The original Backpackers at Afriski was built with shipping containers as they seemed appropriate for the low cost, weather proof, indestructible and quick accommodation qualities at the time.

With the extended & reworked Backpackers factory manufactured modular units called Modul8 was built in Gauteng in a controlled environment & then transported to Lesotho & placed on a prepared soil platform. A steel ring beam at the top & bottom, together with square steel posts act as a rigid frame which can be picked up from the top to load on a truck, transport to site & dropped off on a pre-prepared foundation (a soil mattress platform in this case). The smallest possible cellular beams were utilised in the floors to support light weight textile concrete, to save weight & to thread services through the holes of the cellular beams

Round tubular steel profiles were used as ‘tree’ columns in the courtyard, supporting lipped channel purlins to carry the relatively large span (for the element sizes used) over the courtyard in order to ‘feel’ like or simulate a ‘picnic’ area under ‘trees’ on a ‘lawn’ (It was an interesting exercise as the one will not stand without the other (‘trees’ & purlins) and the roof sheeting serves as cross bracing)

Rectangular & square tubes were utilised for the double glazed roof & wall structure facing the ski slope, as it was easier to pre-manufacture & test erect in a factory environment and could easily be bolted together on site in a relatively short period in adverse snowy conditions. The double glazing lets in sun & light during the day which heats the concrete floor which in turn emits the heat at night, gained during the day. The roof/wall glass & steel structure act a unit & is cross braced through the use of Structural silicon between the double glazing & steel frame  

The combination (Hybrid) of materials & building methods utilised makes this project unique:

The Modul8 units (6 off) used for the project are a vast improvement on ‘traditional’ shipping containers. The original Backpackers’ shipping containers were reused, although flawed, as they are too narrow to accommodate & be practical for much more than small bedrooms or bathing ablutions. Also, if you cut holes in shipping containers you take away their inherent strength and need to reinforce the frame with more steel, which make it actually very uneconomical.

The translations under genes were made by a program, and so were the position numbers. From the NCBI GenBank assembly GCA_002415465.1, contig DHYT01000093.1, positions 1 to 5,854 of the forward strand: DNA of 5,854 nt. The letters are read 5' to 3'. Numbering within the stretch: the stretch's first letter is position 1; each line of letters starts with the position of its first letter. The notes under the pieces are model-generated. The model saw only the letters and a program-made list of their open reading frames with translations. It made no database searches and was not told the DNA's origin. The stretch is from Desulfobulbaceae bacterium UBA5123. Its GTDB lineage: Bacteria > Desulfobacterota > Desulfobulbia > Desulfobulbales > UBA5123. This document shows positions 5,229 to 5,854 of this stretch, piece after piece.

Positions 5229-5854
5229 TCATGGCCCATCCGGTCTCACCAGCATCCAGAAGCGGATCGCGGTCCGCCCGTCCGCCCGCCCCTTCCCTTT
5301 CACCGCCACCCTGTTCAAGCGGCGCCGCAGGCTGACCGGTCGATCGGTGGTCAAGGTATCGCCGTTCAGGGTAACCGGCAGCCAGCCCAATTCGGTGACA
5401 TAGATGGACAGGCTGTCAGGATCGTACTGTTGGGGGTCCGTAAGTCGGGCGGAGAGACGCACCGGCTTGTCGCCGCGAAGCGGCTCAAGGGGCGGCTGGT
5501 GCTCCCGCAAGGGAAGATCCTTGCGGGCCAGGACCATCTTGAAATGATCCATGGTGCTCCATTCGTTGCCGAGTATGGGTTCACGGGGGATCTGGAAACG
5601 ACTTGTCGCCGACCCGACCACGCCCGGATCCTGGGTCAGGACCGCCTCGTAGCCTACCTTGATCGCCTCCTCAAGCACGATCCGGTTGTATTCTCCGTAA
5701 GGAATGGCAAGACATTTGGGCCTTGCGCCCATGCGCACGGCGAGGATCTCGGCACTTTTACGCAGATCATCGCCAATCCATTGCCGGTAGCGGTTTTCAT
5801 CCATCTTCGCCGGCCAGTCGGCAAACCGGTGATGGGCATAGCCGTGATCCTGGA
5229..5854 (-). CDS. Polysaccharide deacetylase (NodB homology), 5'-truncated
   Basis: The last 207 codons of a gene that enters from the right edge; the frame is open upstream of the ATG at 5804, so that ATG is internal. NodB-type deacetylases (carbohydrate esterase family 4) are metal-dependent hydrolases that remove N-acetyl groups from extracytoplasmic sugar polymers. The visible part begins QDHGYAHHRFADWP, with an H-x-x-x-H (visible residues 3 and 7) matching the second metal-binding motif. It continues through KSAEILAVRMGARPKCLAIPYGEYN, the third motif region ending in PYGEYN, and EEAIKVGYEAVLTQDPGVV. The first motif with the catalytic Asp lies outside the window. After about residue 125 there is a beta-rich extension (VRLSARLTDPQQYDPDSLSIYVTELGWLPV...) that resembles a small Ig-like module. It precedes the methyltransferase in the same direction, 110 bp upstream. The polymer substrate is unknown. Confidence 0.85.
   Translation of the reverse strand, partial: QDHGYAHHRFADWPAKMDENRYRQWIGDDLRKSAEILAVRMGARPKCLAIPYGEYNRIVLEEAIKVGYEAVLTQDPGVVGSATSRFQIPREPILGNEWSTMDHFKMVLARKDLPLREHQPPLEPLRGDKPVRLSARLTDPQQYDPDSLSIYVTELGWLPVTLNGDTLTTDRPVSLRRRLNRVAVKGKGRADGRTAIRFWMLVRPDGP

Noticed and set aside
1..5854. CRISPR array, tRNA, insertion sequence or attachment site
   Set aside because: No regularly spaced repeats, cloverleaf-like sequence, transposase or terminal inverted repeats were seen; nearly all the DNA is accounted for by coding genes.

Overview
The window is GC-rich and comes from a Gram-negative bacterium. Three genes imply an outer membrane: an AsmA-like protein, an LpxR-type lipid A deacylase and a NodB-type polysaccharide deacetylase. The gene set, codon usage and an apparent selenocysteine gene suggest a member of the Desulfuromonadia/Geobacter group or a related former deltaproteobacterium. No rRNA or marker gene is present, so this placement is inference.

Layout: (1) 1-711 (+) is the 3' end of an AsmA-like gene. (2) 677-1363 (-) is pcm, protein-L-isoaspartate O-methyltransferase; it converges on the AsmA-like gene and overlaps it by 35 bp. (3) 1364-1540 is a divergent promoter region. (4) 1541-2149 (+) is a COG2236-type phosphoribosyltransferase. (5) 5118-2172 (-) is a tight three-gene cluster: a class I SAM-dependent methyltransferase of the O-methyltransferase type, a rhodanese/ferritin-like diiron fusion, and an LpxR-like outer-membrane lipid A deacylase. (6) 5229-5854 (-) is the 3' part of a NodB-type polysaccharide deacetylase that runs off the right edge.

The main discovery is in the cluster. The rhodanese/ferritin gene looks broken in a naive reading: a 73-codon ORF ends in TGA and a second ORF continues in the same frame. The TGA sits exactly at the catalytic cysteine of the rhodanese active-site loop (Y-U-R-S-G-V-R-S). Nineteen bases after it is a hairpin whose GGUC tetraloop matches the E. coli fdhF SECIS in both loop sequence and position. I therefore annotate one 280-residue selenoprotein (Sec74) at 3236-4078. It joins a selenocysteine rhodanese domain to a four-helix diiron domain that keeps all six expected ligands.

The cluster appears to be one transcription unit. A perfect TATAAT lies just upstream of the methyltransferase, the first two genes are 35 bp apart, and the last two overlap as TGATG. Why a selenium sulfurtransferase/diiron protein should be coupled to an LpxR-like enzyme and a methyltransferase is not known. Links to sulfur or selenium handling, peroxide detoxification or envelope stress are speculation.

Modul8 pre-manufactured, modular units were design & manufactured off site (in a factory in Gauteng) to improve on all the inherent flaws of shipping containers but still utilise all the advantages of shipping containers. They insulated, wider, higher, longer, more flexible & lighter than shipping containers. They can be flat packed and transported in numbers on one truck if assembled on site. These were pre-assembled, together with the courtyard roof & glass roof/wall system in a factory in Gauteng, (without the shipping container units which were already utilised on site for some years), before being disassembled & transported to site for placement & completing the project. 

A simple & cost effective IBR roof was screwed to lipped channel purlins (a very light structure was designed to be handled by manpower only), and the sods which used to cover the site & was placed to one side for re-use, was place on the roof sheets to help act as insulation (and greenery), together with insulation board, for the roof. Because the entire envelope is insulated, heat cannot escape easily. This was critical as sometimes temperatures of -20 C are reached in winter.

A 20’ shipping container was also utilised as a hot water storage tank. Polyuria was used to waterproof the inside of the container, and board insulation for thermal proofing, in order to use the container to store heat generated through arrays of vacuum tubes on the roof to heat water. The hot water is then used in the ablutions as well as to pump through the concrete floors to create a fly wheel effect of heat being released during the cold nights all year round, (and days during the winter).

Zink/Aluminium panels (Zincalume Structural Insulated Panels) were used to the Modul8 units around the covered interior courtyard for its aesthetic appearance, strength & longevity.

Green building rating/ environmental or sustainability considerations

Because the Modul8 units are manufactured off site, there is no damage to the site or the surroundings during the construction process, as no construction takes place on site accept for the foundations. The foundations are also of a lesser scale as the inherent strength of the Modul8 units and the shipping containers are already build into their structure, needed when transporting the units, thus the foundations do not have to be that strong.